He joined the feasting in the hall, eating foods that tasted just a little off and chatting with people who seemed to have only a few responses to anything he said, no matter what it was. When he felt he had stayed enough, Simon stood and went to the king. “I’m afraid I must be off again. I hear rumblings to the south, I must check on it.” “Of course, please, travel with haste and report back to me.” Simon nodded and turned, then he paused. He had realised something, something so obvious he wondered how he had missed it. The child was never named, it was always king or emperor or boy. Never a name. Simon turned slowly and looked at the king, the image of a middle age man wavered, flickered and finally disappeared. The child sitting there frowned, “Yes? What is it?” “Simon.” The King frowned. “What?” “Simon. That’s your name.” “I don’t know what you’re talking about. Quit raving you fool.” Simon looked down, he was no longer clothed in a black robe, he was now wearing a jesters outfit. The king looked troubled for a second, then smiled. “Ah, Jest, you just missed the wizard. I’m sure you would have had an awfully good time with him.” “Stop this Simon.” The walls of the castle began to shake, from deep in its depths he heard a shriek. The king was a child again, one who looked terribly afraid. “It’s gotten out.” The people continued to laugh and eat and play music as the castle started to crumble around them. Simon turned and started to run.

When he reached the door, the drawbridge had already collapsed, shards of wood sticking from the goopy water. Taking a deep breath, Simon jumped, catching the ledge on the other side and hauling himself up. When he was on ground again his arms were sore and shaking. He stood, the grass around him turning a deep black, the flowers were beginning to grow into twisted monsters, the sky turning a deep red. Simon ran.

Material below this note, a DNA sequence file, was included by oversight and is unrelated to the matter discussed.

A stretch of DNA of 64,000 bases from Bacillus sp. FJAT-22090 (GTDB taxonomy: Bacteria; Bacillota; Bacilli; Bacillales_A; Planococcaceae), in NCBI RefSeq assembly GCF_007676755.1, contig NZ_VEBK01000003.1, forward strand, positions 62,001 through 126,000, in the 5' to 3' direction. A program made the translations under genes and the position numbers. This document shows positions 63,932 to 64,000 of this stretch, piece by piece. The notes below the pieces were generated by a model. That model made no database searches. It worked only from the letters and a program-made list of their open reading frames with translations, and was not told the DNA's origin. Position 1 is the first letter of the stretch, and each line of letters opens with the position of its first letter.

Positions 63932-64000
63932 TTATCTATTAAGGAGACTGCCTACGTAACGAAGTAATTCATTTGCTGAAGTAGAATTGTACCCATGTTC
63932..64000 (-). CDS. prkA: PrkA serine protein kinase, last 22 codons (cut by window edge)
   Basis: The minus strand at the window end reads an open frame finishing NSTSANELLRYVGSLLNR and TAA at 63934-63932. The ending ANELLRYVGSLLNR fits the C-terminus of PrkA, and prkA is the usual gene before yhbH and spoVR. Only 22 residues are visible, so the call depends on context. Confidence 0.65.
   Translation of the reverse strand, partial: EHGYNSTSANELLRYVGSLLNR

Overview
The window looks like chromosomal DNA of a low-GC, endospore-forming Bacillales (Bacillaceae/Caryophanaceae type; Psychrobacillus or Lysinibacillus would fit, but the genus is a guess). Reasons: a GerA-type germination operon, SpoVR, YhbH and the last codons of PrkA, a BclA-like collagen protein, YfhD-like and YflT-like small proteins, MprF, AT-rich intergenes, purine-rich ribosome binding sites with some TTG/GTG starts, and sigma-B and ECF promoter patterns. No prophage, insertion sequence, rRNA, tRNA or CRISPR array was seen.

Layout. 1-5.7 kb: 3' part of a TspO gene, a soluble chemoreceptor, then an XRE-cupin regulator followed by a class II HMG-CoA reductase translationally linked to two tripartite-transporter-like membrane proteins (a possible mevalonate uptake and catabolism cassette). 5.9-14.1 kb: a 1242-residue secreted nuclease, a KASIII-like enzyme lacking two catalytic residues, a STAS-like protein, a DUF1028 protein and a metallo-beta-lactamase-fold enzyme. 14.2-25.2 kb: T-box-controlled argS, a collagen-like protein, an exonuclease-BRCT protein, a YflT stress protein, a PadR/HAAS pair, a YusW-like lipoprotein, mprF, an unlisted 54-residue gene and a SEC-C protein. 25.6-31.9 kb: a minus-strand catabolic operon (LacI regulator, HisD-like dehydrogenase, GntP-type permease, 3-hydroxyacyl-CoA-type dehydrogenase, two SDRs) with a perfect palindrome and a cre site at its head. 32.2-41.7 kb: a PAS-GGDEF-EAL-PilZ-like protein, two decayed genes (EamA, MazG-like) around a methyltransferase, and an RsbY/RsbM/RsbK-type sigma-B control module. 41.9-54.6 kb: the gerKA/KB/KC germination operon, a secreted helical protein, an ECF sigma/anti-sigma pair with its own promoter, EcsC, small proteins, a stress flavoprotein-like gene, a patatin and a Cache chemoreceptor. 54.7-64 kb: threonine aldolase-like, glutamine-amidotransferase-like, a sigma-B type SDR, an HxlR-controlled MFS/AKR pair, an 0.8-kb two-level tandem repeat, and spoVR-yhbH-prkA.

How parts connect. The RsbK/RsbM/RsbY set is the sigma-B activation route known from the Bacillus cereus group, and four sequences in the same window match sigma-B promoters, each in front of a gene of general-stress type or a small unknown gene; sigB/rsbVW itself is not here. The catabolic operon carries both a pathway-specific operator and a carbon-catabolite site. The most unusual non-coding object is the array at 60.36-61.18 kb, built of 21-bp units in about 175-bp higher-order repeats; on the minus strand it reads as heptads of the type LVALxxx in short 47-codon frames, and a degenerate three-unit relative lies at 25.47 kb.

He reached the door, this side had no handle, a band of snarling beasts were hunting him, soon they’d tear him to pieces. He could feel pain here, and he wouldn’t be able to make it stop, not until he opened the door and stepped through. He took a deep breath and reached out, pushing the door outwards. The door swung smoothly, letting him into the air lock. It closed behind him with a gentle hiss. He collapsed in the small chamber, breathing heavily. His arms would be sore in the morning. He shouldn’t have said anything, he was so stupid. He shouldn’t have visited. He always worried for the child, but there was nothing to be done. Occasionally he would let the child see the world outside, brief glimpses of movies or send him the plot of a book. He was smart and articulate, but still a child. A child who hadn’t aged and never would.

Simon stood and stepped out of the door. He opened his eyes, shivering. He was a monster, but he couldn’t give up his life, he couldn’t give up his family. The shivering stopped after a few minutes. He would protect them. He would make sure they all survived.

He got out of bed and went down to the kitchen, hoping a hot drink would calm him. What had felt like hours passed inside his head, but it had only been fifteen minutes outside. He sometimes considered just letting go, setting things right. His family would think he had a stroke or something and they’d be able to teach Simon, the real Simon, about the world. He could have his life back. But he couldn’t do that either. Send a child into a mans body, to a place where everything he knew was gone. Simon sipped his tea, enjoying its warmth. He thought of what Rose and Brett had said, he had made his decision. He put the cup down and went back to bed, not noticing the that tea, and table, had completely frozen. Mist rose from the table, a thin sheen of ice on its surface.

About Alan James Keogh

I am a 26 year old writer who somehow tricked U.C.D. into giving me not only a degree in English and Classical studies, but an Hons Masters in Creative Writing too. Visit my blog where I post short stories twice a week (Monday and Wednesday) and an installment of a serialised novel on Fridays. I did consider writing this in the third person, as though it was written by someone else, but Alan is not comfortable writing in the third person as it seems kinda creepy and unbalanced so Alan decided it was probably best to write in the first person. He hopes it went well for him.
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One Response to Shadow Crawlers. Part 16.

  1. Pingback: Shadow Crawlers. Part 17. | Alan James Keogh